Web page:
for an average of 19 days, one of them for 52 days. They were forced to take psychotropic
01:28
medication (which they sneakily spit out) and were eventually discharged with a diagnosis
01:33
of paranoid schizophrenia in remission. Of course, being dubbed in remission isn’t exactly
01:38
the same thing as being labeled sane, and that was just one of Rosenhan’s criticisms
01:42
of the system. It viewed mental illness as an irreversible condition, almost like a personality
01:48
trait, rather than a curable illness.
01:49
Part two of his experiment came later when Rosenhan shared his results with a teaching
01:54
hospital and then told the staff that he’d be sending more pseudopatients their way in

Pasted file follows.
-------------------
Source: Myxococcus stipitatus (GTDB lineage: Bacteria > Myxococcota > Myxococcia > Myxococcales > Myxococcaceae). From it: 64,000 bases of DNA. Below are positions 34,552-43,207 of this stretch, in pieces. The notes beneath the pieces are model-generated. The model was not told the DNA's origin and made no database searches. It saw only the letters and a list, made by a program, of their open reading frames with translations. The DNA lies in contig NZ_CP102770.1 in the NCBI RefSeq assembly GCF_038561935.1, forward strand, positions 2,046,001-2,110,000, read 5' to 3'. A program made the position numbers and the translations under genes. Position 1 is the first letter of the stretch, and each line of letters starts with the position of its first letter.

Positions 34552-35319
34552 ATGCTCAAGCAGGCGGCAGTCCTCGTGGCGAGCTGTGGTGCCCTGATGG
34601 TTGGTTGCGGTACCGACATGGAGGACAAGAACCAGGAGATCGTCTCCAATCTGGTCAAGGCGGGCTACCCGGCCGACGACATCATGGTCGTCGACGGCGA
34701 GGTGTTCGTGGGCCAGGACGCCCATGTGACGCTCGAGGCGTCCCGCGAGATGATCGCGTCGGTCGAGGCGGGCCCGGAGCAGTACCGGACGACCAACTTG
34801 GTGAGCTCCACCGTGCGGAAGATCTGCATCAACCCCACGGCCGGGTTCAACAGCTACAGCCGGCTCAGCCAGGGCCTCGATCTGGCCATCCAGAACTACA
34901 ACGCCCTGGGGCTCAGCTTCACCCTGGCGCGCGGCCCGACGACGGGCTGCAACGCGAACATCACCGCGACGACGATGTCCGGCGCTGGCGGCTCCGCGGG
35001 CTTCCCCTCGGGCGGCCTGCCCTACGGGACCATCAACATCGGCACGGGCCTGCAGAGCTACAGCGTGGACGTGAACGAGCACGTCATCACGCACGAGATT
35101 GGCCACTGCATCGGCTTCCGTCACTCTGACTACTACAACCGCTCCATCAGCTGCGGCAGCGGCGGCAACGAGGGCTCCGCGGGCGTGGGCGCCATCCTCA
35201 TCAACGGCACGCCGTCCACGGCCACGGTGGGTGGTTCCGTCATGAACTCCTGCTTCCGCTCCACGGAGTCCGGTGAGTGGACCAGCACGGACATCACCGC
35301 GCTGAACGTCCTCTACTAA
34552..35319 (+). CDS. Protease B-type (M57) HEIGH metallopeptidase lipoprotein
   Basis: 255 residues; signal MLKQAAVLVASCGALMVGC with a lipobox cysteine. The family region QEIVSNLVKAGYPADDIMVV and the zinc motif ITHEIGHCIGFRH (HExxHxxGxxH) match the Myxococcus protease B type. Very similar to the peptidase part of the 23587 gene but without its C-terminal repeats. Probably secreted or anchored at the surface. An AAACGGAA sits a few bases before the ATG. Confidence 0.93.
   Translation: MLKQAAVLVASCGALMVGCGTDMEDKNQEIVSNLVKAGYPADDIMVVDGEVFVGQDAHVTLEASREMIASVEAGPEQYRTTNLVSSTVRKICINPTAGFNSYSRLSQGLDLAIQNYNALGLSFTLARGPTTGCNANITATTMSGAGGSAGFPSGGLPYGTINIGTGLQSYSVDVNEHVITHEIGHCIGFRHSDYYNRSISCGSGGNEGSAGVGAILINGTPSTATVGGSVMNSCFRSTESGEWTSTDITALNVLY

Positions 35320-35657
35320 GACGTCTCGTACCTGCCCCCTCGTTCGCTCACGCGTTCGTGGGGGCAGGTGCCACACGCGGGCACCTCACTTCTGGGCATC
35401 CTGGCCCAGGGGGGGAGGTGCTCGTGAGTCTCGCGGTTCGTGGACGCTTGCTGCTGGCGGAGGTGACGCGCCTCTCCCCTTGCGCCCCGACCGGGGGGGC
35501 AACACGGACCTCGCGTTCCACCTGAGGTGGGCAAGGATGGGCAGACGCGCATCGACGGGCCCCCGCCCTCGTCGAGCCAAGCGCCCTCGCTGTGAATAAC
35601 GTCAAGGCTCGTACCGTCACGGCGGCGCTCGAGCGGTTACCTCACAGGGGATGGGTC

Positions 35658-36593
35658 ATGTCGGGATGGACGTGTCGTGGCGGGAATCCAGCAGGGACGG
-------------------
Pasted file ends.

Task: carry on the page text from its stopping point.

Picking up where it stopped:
01:59
the next few months, and challenged them to detect the imposters. With that in mind, out
02:03
of 193 new patients, 41 were ferreted out as likely or suspected pseudopatients. The
02:09
thing is, Rosenhan never actually sent in any pseudopatients. In the end Rosenhan concluded
02:15
that the way people were being diagnosed with psychiatric issues often revealed less about
02:19
the patients themselves and more about their situation. Like, saying you’ve heard voices
02:24
one time might catch a doctors attention a lot more than weeks of normal behavior.
02:29
Naturally people criticized his methods and his findings, but his experiment raised a
02:33
lot of important questions like: How do we define, diagnose, and classify mental disorders?
02:38
At what point does sad become depressed? Or quirky become obsessive compulsive? Or energetic